Two burgers (one beef, one Impossible Burger), fries and a pumpkin spice milkshake. So, which burger is which, may we ask?
There’s good news for the plant-based protein industry and the planet as a whole in a recent report out by Kearney. As prices become competitive with traditional meat, plant-made alternatives are expected to experience a sudden and dramatic increase in market share. But while price parity could lead to a 20 percent expansion, that increase could in turn further fuel falling prices and lead to a snowball effect where plant-based meat and other proteins are cheaper, and thus potentially in higher demand, than thought possible at present. This is even more true if governments choose to encourage this trend through health warnings and ad campaigns.
The cost to produce plant-based protein is currently about the same as it is to raise and slaughter animals for food, but that is set to change as brands step up production. However, it isn’t production costs that are keeping the price of these alternative products elevated by 50 to 300 percent above regular meat, but rather the need to supply shareholders with continuous returns on their investments while also financing research and development as well as marketing. As these additional costs wane, the resulting price decreases should lead to intensive growth — with a 3 percent increase in market share expected to come from a mere 1 percent drop in price.
So, how long will price matching take? That depends on numerous factors, but a 2021 report from Boston Consulting Group and Blue Horizon expects parity for most meat and dairy items by 2035. Still, many categories are expected to reach it before then. Beyond Meat, for example, intends to have at least one product priced at or below the protein it is imitating by 2024.
Falling prices on plant-based protein isn’t the only issue pushing toward parity. Another element to consider is the rising price of meat. Thanks to a variety of factors that haven’t affected its alternatives, beef is up in price more than 10 percent while other animal proteins are up 22 percent. And while it is estimated that by 2035, 11 percent of the protein that humans eat will come from plant sources, mitigating factors such as increases in the price of animal protein could cause that number to be much higher.
Another factor to consider could be government influence. Many readers likely remember slogans such as Got Milk? and Beef. It’s what’s for dinner. Likewise, consumers could be nudged toward plant-based protein through similar campaigns. On the flip side, warnings against meat consumption can be effective if they are specific and related to health, not just the environment.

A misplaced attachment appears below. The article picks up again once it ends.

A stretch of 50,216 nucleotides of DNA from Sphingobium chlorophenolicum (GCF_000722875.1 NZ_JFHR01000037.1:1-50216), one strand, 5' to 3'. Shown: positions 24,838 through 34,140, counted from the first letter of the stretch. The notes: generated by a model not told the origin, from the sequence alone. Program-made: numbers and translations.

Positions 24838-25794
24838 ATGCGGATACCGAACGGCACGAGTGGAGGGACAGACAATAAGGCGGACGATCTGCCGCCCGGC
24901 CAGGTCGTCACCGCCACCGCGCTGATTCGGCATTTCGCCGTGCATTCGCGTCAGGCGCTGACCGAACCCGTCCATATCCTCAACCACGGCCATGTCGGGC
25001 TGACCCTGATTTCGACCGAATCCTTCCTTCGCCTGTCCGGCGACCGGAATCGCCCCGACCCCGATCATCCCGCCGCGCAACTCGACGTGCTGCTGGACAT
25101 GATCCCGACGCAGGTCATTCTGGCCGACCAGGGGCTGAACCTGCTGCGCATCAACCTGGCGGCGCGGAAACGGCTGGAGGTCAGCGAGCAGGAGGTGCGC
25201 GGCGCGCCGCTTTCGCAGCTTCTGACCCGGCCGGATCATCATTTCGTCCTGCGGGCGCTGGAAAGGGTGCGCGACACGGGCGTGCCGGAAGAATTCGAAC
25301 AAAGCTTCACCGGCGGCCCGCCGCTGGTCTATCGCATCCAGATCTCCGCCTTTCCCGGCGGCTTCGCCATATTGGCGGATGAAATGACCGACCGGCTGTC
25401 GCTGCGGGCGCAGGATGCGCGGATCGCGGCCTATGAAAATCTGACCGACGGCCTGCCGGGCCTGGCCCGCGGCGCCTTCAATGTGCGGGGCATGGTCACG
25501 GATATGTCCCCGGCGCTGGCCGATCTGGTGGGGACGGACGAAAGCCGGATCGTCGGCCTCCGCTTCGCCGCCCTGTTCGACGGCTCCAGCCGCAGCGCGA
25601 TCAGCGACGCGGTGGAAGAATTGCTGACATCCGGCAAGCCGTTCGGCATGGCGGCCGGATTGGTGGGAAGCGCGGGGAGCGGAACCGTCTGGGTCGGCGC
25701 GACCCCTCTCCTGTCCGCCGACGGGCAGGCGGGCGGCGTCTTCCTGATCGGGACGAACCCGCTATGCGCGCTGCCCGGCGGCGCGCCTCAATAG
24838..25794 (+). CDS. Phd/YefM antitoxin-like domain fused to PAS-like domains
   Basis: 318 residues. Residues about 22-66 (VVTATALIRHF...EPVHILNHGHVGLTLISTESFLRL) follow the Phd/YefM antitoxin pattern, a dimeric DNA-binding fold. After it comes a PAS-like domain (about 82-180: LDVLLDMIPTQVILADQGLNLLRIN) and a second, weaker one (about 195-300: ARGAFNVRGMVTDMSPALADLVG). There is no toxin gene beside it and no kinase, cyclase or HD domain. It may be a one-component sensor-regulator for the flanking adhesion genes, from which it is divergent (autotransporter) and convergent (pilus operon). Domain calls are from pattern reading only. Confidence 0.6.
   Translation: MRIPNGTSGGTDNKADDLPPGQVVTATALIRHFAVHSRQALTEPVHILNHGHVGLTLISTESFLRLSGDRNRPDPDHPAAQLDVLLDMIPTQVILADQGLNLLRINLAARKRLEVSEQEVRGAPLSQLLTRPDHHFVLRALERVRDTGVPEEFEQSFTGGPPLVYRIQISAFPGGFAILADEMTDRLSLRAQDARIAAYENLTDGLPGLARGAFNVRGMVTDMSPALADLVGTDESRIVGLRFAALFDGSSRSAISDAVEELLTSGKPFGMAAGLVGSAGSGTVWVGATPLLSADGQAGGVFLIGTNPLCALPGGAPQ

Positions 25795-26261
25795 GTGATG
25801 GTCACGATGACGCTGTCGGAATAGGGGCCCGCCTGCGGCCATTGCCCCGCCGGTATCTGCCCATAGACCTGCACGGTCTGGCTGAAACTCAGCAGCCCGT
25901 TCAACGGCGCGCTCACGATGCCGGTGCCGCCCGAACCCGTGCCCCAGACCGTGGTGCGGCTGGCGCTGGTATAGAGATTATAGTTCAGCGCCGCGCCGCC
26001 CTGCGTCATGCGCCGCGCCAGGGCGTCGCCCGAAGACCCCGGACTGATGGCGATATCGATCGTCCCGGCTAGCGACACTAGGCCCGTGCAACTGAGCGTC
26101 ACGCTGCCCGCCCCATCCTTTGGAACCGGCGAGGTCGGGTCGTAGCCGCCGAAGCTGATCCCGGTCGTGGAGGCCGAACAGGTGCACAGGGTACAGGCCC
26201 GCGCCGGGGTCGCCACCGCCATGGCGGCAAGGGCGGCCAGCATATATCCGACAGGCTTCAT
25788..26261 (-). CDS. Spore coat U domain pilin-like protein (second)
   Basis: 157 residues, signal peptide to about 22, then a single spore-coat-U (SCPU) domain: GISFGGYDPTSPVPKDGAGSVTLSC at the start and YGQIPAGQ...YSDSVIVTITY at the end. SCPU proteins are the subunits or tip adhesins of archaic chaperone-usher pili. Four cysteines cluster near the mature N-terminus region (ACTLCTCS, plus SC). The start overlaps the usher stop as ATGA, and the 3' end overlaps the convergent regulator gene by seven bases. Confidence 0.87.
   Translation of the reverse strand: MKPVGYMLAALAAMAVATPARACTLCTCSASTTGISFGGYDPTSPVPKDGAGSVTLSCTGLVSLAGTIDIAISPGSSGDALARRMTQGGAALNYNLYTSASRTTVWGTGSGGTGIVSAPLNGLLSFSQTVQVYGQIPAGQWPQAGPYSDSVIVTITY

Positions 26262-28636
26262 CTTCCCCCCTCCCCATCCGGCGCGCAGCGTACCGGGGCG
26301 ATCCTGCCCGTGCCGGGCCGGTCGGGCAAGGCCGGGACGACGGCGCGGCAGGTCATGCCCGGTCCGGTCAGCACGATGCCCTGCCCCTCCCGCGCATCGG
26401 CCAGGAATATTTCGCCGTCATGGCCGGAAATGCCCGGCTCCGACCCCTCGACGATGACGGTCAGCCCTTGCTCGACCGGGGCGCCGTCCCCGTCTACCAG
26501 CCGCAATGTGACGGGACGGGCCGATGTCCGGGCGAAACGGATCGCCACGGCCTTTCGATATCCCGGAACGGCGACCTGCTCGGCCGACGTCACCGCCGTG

Price parity is one thing — meat alternatives that undercut the original present a situation where consumers could potentially find the plant version more attractive. No doubt the rising prices on animal proteins have consumers feeling the pinch, though the increases are still quite a bit shy of the 50.6 percent that has been reported as the average threshold purchasers are willing to accept. But at least one brand has declared its intention to price its entire line of products below real meat competitors. The full ramifications of this remain to be seen. When faced with a cheaper alternative that is comparable in taste, it seems reasonable that real meat could become something to splurge on as opposed to something that is eaten multiple times per day.
Pushback from the meat industry might well be expected, but instead major players are getting into the fake meat game. With big names like Tyson and Unilever involved, it appears the industry has chosen the "if you can’t beat ‘em, join ‘em" tactic.
The advent of generics and private-label products on the scene will undoubtedly have a tremendous effect on price parity — assuming they maintain the taste and mouthfeel of successful name brands. President’s Choice and Aldi already make their own. WalMart’s Great Value has vegan cheese and plant-based chicken patties — not much, but it’s a start. It seems natural to wonder what effect the retail giant could have on prices should it choose to join the fray with a full line of products.
Three-quarters of consumers are willing to consider plant-based protein if it is priced equal to or less than the real thing, according to the Good Food Institute. In the U.S., 57 percent of households already bought a meat alternative in 2020. As price parity approaches, more and more people are willing to include alternatives in their diets, which creates a cycle driving prices down even further. Governments interested in curtailing climate change, biodiversity loss and health issues related to high rates of animal protein consumption could use nudges to bolster this trend. It remains to be seen how consumers will react once the other side of parity is reached and plant-based proteins are cheaper than their animal counterparts. Nevertheless, it is likely to have a huge effect on market share and could lead to dramatic changes in how we eat.
Image credit: Rob Martin via Unsplash
Riya Anne Polcastro is an author, photographer and adventurer based out of the Pacific Northwest. She enjoys writing just about anything, from gritty fiction to business and environmental issues. She is especially interested in how sustainability can be harnessed to encourage economic and environmental equity between the Global South and North. One day she hopes to travel the world with nothing but a backpack and her trusty laptop.
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